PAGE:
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Personal Health 2021

Men are taking ownership of their mental health

iStock / Getty Images Plus / fizkes

Noel Richardson

Director, National Centre For Men’s Health, It Carlow

The pandemic has posed significant challenges to our mental health. It is also a timely reminder for men, in particular, to pay more attention to their mental health.

COVID-19 has brought unprecedented disruption, upheaval and uncertainty to our lives. The search for a chink of light in the midst of the darkness cast by a pandemic might seem futile.

Or maybe not? The pandemic has forced many – men in particular – to take stock: to reconfigure their work/life balance and to search for value, meaning and purpose beyond paid employment roles.

As a potential catalyst for positive change in men’s lives, COVID-19 is a timely reminder of what other steps men can take to safeguard their mental health.

‘Real’ men ask for help:

Everyone goes through peaks and troughs in life – even men! Many of the messages that we pick up as boys tell us that ‘real men’ sort out their own problems. Thankfully, this is changing. More and more men are realising that it takes courage and strength to be vulnerable and to reach out to someone you trust to ask for help. This is particularly important when we face difficult transition points in our lives.

Be happy in your own skin:

We’re all different and none of us are perfect! Yet we are bombarded by endless messages telling us how we can be and do ‘better’. Accepting yourself for who you are is fundamentally important for your mental health. Being happy in your own skin is the cornerstone to good self-confidence and self-esteem.

No man is an island:

We know that men who become isolated and disconnected from their families and communities are much more likely to struggle with mental health issues. Strong social networks – with family, friends, colleagues – help us deal with the stresses of life. They enable us to feel included and cared for. They protect us from being overwhelmed during challenging times. So, we all have a role to play to reach out and connect.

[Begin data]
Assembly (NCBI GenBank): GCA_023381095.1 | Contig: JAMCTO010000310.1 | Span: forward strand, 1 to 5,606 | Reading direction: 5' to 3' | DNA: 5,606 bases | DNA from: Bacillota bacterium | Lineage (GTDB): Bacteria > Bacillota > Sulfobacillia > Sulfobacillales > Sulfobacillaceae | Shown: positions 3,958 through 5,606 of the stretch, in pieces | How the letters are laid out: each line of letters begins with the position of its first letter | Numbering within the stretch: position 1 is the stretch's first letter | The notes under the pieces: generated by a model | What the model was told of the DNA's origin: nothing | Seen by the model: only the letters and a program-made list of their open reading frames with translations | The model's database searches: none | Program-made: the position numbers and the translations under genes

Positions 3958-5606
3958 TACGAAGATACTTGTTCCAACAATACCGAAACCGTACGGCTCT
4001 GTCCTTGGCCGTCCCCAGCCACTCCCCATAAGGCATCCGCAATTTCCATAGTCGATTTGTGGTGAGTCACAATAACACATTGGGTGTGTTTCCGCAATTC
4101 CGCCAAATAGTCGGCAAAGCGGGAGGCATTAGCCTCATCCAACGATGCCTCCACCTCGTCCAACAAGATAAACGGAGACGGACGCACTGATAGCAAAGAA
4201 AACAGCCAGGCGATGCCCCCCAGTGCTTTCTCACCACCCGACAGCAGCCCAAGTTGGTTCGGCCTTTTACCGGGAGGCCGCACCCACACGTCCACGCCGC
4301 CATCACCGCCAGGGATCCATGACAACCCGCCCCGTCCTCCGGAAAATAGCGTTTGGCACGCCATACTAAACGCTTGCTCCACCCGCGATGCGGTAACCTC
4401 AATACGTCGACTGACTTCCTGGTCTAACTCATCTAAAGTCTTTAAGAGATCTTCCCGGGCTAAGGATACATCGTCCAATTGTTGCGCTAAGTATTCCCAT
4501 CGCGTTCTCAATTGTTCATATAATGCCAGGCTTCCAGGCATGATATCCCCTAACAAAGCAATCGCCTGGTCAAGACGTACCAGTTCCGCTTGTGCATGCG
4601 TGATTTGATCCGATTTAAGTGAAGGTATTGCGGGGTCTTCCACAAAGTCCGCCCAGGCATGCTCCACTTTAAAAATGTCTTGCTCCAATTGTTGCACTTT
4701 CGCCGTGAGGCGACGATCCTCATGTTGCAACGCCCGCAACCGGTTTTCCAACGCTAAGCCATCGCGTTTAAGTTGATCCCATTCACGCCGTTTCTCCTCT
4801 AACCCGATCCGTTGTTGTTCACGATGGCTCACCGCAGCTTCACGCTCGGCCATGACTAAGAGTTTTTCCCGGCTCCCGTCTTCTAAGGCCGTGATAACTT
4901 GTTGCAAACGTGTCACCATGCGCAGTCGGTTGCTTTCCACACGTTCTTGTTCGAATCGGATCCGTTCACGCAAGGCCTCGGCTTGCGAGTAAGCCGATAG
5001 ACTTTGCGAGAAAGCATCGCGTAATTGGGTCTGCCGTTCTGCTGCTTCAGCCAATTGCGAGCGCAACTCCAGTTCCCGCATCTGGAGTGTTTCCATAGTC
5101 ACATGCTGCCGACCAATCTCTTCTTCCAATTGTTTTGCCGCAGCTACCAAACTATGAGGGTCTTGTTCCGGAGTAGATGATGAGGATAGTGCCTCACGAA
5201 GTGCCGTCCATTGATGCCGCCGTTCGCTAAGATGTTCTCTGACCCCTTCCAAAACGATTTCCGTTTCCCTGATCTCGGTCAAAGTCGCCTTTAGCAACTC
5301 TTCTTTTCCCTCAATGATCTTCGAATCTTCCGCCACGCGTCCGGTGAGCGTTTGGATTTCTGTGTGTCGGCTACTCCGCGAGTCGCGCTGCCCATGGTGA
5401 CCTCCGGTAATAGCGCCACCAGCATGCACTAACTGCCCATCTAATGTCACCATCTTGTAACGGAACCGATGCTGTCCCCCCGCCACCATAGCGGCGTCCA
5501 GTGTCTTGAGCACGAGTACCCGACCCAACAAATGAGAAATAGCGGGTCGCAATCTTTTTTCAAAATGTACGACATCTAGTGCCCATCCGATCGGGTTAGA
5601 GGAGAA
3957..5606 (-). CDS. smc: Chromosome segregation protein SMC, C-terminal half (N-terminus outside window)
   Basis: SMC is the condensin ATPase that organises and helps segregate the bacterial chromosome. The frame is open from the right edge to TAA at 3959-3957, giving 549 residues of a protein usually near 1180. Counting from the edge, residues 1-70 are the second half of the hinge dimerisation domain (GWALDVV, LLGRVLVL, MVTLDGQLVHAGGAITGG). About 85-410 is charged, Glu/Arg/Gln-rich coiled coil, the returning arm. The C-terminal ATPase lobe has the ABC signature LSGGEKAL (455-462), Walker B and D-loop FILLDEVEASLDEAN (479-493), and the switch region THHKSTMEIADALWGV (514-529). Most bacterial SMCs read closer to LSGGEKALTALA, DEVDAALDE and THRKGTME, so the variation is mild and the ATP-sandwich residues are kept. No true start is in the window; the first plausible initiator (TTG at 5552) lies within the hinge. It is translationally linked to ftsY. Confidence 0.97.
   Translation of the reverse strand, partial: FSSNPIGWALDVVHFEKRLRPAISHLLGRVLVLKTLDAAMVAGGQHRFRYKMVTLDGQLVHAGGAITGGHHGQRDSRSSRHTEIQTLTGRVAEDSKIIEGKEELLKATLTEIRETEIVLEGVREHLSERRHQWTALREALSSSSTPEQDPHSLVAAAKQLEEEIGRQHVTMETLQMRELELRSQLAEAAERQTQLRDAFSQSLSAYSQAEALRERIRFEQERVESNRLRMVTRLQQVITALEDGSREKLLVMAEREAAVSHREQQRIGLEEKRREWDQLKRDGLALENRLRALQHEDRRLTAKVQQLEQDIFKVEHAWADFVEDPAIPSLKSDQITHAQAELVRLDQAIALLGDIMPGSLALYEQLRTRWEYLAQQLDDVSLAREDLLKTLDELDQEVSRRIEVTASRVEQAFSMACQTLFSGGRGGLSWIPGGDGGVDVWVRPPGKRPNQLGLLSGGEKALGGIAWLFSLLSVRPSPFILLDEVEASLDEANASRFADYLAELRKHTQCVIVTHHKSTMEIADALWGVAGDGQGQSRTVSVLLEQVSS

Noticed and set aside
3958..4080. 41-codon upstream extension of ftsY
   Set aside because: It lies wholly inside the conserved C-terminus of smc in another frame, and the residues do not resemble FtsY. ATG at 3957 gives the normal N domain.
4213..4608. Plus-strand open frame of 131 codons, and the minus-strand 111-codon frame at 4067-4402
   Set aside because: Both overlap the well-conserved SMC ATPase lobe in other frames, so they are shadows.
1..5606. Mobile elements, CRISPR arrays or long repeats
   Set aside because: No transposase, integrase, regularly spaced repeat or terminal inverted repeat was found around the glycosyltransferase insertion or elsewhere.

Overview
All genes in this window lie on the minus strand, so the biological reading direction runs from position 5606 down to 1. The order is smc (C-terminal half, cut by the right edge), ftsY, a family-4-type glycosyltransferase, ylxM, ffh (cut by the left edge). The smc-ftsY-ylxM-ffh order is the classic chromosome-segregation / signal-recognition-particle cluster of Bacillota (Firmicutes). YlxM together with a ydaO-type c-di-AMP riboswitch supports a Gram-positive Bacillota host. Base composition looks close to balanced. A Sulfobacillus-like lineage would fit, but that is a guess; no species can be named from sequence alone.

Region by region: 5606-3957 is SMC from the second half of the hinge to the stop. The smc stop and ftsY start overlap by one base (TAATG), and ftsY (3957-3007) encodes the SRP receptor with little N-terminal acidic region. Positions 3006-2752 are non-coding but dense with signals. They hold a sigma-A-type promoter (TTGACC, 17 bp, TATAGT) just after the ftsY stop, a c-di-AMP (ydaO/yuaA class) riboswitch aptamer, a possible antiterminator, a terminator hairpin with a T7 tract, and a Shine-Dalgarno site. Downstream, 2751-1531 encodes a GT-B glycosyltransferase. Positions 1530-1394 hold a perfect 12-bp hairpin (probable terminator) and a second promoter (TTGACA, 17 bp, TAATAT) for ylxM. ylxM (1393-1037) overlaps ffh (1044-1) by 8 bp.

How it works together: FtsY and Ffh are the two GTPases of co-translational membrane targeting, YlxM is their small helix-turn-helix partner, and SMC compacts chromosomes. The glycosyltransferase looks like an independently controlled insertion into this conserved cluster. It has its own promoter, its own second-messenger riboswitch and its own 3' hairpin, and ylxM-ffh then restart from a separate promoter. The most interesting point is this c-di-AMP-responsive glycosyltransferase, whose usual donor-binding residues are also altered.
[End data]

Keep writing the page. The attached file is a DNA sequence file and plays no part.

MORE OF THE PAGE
Healthy body, healthy mind:

Looking after our physical health is key to enjoying good mental health. Regular physical activity that you enjoy can really give your mental health a boost. Eating a balanced diet will help you feel better and think straighter. Using alcohol, smoking or drug use as a coping strategy or to change our mood is never a long-term solution to our problems.

Work, play and sleep:

Hectic work schedules can leave little time to unwind and relax, causing many of us to feel exhausted. Make room for other activities and hobbies that help you rediscover your mojo. Try to set a good routine to get the best quality sleep.

Remember, small things can make a big difference. For more tips on minding your mental health, check out the HSE’s ‘Keep Well’ campaign

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